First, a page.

Old noob.

Discussion in 'General Books' started by Xvaer, Mar 27, 2013.

  1. Xvaer

    Xvaer New Member

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    Greetings!

    The task i'm going to ask you for has humongous proportions. Be patient.

    On my teen days, when everybody reads the classics like Tolkien or Lewis, i was reading X-Men comicbooks. At college i was bewitched by asian comic, manga and manhwa. Now days mostly american and belgian/french comics. But let's face it there is no media as heartwarming as the reading of a book.

    Not that I have not read anything in all this time, has been some novels, mostly space opera and military science fiction. Ender's Game and Old Man's War my favorites. And some fantasy ones like Rothfuss an Sapkowski works. But the bigger list is the list of failed attemps. Tolkien, Dragonlance, etc.

    The thing is... I LOVE FANTASY. I like D&D, Warhammer, LOTOR movies...

    I have got short attention span. Comicbooks are easy to digest, videogames the same. The lack of narrative weight, make them more accessible. But when it comes with literature you need to be focused and openminded. That's the reason why is the richest media of all.

    Fantasy novels are harder to read, in my case, reading habit does not exist. With other themes, this isn't a problem but when it comes to Fantasy i think i need some preparation. Here is when i ask for your advice. The goal... fluently reading LOTR in about a year. I need a path of fantasy books in order to train myself and make a reading habit.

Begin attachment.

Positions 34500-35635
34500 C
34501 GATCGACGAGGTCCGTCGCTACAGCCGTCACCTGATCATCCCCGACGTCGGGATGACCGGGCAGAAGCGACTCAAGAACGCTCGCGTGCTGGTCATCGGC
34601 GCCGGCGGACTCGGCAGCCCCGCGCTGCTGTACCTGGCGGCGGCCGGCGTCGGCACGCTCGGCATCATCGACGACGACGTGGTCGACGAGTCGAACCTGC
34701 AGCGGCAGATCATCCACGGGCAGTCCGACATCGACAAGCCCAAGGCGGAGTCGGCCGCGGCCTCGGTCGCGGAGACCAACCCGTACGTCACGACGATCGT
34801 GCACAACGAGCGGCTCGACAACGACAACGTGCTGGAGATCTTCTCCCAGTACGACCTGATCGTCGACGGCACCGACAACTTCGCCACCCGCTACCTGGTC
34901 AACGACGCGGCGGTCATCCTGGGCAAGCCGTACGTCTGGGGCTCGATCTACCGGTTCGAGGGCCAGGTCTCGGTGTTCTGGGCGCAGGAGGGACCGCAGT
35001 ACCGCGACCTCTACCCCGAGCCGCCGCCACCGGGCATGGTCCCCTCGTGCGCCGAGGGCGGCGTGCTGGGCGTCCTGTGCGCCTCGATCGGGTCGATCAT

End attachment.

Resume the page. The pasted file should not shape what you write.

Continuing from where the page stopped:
Thx.
     
  2. anonymous

    anonymous the king

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    sup bro
     
  3. Overread

    Overread Wolfing it up! Staff Member

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    Best thing I found to help me read was enjoying what I'm reading - that generally wins :)
    Lord of the Rings can be a challenge to get into as the beginning is fairly slow paced, the language itself is not that difficult, but it can be somewhat wordy and Tolkien is a great describer of details which adds more bulk.

    A few ideas;

    1) Read more just in general. I'd suggest short stories to start with just to get into the reading habbit; you can read several in a row so that you get an idea of bulk reading and the shorter, faster paced nature will keep your interest more so. You can try reading things like the The Magazine of Fantasy & Science Fiction which has a hard copy or an ebook version sold on Amazon kindle. It present as a collection of short fantasy and science fiction stories every 2 months and has been going for many years (many top authors have cut their teeth or later contributed to it).

    2) Read The Hobbit. The Hobbit is much more easily accessible as a book; indeed whilst Lord of the Rings was building a mythology the Hobbit was Tolkien where he actually sits down and writes a proper adventure story. The length is shorter and the story itself builds the foundation and introduction for the Lord of the Rings. If anywhere is a natural place to start it is here.